A bankruptcy judge has approved the sale of the shuttered Revel Casino Hotel in Atlantic City to a Canadian asset management firm for $110 million.The casino, which cost $2.4 billion to build, will be sold to Brookfield Property Partners and is reportedly on a path to reopening as a gaming hall. The approval by Judge Gloria Burns comes despite the protests of losing bidder Glenn Straub, a Florida developer who made an opening $90 million bid and criticized the auction process.
“We are excited by the decision of the court to recognize Brookfield Property Partners as the winning bidder of the Revel assets,” Revel President Scott Kreeger said in a prepared statement. “We conducted a comprehensive sale process that maximized the value to the estate.”
He added: “Brookfield is a highly regarded company with extensive gaming experience. Their experience would give Revel a strong new owner with whom to chart a new course for success.”
RELATED: $110M bid wins Revel bankruptcy auction for Canadian firm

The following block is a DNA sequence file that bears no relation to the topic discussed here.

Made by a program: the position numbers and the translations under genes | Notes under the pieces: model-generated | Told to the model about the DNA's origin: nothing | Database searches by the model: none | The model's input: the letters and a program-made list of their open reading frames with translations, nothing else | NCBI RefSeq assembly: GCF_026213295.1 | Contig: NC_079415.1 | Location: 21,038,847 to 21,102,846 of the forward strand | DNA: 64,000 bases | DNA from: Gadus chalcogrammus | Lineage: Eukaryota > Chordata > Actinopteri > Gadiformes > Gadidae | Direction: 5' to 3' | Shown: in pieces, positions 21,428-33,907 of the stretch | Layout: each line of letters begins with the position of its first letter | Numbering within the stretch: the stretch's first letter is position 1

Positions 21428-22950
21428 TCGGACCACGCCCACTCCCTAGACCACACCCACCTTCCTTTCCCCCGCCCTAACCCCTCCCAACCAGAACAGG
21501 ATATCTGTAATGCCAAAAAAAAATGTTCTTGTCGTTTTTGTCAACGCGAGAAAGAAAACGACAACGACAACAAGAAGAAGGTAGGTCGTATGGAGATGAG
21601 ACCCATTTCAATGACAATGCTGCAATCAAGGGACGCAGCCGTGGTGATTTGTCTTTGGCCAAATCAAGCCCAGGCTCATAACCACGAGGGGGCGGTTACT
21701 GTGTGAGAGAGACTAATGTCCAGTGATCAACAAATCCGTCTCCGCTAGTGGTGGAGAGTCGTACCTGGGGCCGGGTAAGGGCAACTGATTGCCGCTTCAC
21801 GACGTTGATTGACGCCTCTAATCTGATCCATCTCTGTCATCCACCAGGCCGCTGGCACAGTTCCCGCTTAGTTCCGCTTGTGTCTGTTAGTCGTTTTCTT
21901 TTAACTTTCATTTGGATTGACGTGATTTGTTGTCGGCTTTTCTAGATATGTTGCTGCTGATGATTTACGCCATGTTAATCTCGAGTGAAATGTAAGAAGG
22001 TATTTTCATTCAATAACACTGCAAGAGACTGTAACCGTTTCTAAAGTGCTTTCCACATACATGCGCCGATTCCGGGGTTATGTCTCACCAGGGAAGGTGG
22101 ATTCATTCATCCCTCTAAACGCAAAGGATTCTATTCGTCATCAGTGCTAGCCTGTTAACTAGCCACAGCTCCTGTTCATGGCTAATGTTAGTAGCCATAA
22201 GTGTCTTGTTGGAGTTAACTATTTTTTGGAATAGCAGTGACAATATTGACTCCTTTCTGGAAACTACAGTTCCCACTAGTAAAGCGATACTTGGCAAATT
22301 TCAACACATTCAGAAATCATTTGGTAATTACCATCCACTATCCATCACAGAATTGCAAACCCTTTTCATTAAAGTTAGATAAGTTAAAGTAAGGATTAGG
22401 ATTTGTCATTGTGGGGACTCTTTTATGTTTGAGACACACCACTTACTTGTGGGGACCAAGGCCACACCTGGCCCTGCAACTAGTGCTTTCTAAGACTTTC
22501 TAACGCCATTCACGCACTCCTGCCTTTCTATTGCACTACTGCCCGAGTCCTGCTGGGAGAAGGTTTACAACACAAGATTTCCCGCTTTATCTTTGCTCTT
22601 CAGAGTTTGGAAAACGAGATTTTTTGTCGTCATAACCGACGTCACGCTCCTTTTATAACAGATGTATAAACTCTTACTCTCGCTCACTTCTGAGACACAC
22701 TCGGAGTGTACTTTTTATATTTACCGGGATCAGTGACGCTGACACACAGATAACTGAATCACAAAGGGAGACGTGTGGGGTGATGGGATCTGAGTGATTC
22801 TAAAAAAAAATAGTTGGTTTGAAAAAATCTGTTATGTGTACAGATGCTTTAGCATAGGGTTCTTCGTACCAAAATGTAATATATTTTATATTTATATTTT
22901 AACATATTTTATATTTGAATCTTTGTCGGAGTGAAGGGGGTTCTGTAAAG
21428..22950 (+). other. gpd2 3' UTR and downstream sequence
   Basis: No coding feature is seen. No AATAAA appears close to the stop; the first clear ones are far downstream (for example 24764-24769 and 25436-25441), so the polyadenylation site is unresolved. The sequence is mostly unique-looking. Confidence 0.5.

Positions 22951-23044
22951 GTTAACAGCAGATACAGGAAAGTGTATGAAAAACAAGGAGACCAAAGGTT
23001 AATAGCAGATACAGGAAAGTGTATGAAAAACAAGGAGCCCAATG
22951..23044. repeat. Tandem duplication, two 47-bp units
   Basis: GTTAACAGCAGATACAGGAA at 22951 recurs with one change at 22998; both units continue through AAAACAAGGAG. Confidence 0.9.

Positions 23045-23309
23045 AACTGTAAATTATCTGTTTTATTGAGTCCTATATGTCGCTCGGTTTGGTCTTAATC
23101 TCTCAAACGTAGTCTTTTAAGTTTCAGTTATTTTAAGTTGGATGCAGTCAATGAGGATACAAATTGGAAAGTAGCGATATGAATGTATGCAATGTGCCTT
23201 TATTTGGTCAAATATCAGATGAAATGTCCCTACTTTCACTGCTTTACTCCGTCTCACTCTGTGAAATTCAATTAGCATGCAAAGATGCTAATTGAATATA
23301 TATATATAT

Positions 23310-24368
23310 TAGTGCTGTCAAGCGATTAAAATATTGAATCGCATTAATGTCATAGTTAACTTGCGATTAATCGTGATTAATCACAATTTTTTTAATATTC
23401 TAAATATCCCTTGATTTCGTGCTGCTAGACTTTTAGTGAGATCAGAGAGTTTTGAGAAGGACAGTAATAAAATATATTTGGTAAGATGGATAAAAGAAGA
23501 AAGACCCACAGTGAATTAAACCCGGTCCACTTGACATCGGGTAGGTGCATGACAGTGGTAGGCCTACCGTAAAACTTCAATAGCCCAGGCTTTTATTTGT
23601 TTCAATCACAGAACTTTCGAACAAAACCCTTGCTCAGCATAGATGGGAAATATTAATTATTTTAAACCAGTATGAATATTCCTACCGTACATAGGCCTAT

Brookfield, which owns the Hard Rock Hotel & Casino in Las Vegas and Atlantis in the Bahamas, was picked as the winning bidder last week after an all-night bankruptcy auction run by Revel’s attorneys. Straub later claimed Revel’s attorneys reneged on a promise to allow him to review opposing bids before the end of the auction, and that he was not given enough time to make a counteroffer when Brookfield made its last bid in the early morning.
In response to a formal objection filed by Straub this week, Revel’s attorneys called his claims “entirely baseless” and called him “nothing more than disgruntled losing bidder.”
Aside from ruling the auction had been run properly, Burns set an Oct. 20 hearing date for several unresolved legal issues in the case, the Associated Press reported.
Revel closed last month after filing for bankruptcy for the second time since opening in spring 2012, without ever turning a profit. It was one of four Atlantic City casinos to close this year, joining the Atlantic Club, Showboat and Trump Plaza, while the Trump Taj Mahal could close next month if its parent company fails resolved its own financial woes.
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